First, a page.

snow-capped picnic table sits on the beach during
sunset at Herring Cove Beach in Provincetown, Mass.,
in a 2005 file image. While it's technically not
legal, and probably not well advised during winter
months, Herring Cove Beach is well known as a
clothing optional beach.
love Cape Cod, Mass. Hardly a summer goes by that I don’t
brave the traffic backed up at the bridges at least once
to visit the beaches, eat fried clams and explore the
shops lining Provincetown’s Commercial Street.
one of my favorite visits was a weekend I spent at the
Cape in January. Crowds and traffic were gone, beaches
were empty, restaurants were filled with locals, not
jammed with tourists, and a snowstorm over the ocean was a
and, prices were about half of in-season rates.
plenty of good reasons to go to New England coastal
destinations in winter," says Kim Knox Beckius, New
England travel expert for About.com. "Not only are
you going to save money, but you’re going to be able to
experience your favorite summer spots in a whole different
driving some of New England’s most beautiful shore
routes at your own speed. Route 6A on Cape Cod, which
winds through Bourne, Sandwich, Barnstable, Yarmouth and
other picturesque towns, offers views of Cape Cod bay on
one side and charming villages and greens on the other.
Spot a beautiful vista or overlook and you can pull over
to appreciate it without invoking the wrath of harried
motorists behind you.
Route 1, with its views of Maine’s rocky coast, is
another great off-season drive. Pack your binoculars for
up-close views of seals and other marine life, and your
camera, for shots of lighthouses and breathtaking scenery.
some summer spots still roll up the sidewalks in
off-season, more and more inns, restaurants and shops in
places such as Newport, R.I.; Kennebunkport, Maine; and
Cape Cod are open year-round.
for example, is really an all-season destination,"
says Beckius. "Three of the mansions are open, and
Cliff Walk in winter, with its beautiful views, is
Newport before the summer crowds arrive and you won’t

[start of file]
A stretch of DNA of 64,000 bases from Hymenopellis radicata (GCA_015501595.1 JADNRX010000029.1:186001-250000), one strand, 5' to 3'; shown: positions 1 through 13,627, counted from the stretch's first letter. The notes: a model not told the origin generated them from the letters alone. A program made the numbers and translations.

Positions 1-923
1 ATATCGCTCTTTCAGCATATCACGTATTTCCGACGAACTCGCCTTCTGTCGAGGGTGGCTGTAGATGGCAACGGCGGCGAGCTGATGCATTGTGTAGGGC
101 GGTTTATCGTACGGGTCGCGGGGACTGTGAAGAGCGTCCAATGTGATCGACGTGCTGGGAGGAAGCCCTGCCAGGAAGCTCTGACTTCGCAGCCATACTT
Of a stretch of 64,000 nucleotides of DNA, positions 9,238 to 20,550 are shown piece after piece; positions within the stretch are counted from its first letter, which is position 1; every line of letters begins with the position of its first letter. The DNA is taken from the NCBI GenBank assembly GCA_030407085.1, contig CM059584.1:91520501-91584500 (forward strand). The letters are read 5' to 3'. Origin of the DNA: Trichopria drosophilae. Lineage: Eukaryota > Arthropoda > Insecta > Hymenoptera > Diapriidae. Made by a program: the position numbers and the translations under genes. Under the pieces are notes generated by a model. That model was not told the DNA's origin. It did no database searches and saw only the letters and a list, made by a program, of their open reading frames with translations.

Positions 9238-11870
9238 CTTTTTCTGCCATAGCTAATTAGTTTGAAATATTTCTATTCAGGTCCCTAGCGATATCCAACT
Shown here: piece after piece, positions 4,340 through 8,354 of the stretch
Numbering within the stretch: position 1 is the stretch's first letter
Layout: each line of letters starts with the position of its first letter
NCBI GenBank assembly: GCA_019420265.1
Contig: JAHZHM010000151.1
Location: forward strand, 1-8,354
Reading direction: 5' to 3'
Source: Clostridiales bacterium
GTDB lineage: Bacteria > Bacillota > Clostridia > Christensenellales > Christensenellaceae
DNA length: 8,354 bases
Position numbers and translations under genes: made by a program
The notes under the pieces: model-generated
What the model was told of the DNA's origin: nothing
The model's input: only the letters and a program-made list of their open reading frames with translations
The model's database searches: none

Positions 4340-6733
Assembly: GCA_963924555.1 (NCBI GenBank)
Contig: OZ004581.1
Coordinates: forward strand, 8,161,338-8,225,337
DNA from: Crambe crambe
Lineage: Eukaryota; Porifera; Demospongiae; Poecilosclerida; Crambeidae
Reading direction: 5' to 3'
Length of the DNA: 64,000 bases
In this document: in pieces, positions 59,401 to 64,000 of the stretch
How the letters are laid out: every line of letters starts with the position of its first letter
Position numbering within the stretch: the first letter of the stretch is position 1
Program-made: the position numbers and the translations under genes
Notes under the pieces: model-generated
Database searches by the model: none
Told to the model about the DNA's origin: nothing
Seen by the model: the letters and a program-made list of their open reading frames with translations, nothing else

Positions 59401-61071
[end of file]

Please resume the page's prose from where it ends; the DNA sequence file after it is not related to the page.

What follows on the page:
have to crop all those tourists in Hawaiian shirts from
your vacation pictures. You’ll also get first shot at
some great inside photos as well.
this month, Newport’s Preservation Society announced
that, for the first time, it will allow interior photos to
be taken at The Breakers, The Elms and Marble House.
(Photos can be taken with smartphones only; no flash,
tripods or selfie sticks allowed.)
it comes to dining, the bad news is that your favorite
clam shack may be closed. The good news is that a lobster
dinner might not break the bank, since upscale restaurants
often offer off-season specials that are far more
affordable than summer menus.
the plus side, parking is likely to be free, shops will be
discounting last season’s merchandise and you’re less
likely to get a sunburn.
shoreline destinations offer special winter deals to draw
visitors off season.
holds a "Paint the Town Red" promotion during
February with dining, shopping and accommodation discounts
throughout the month. (Information:
you are heading to a coastal destination in winter, you’ll
need to do some research. Some tourist attractions may be
closed or have limited hours in the off-season, so call
ahead or check websites before you go. Ferry schedules are
limited as well, so be sure to confirm times.
sure to keep an eye on the weather. Driving unfamiliar
back roads in a storm can take the fun out of travel. Pack
wisely. As the saying goes, "There’s no bad
weather, only bad clothing." Bring plenty of warm
clothing, including gloves, scarves and hats and boots.
Unless you’re heading to an inn with a hot tub or indoor
pool (or doing a polar bear plunge), leave swimwear at
is a great time to go to a New England beach," says
Beckius. "Just not in your bathing suit."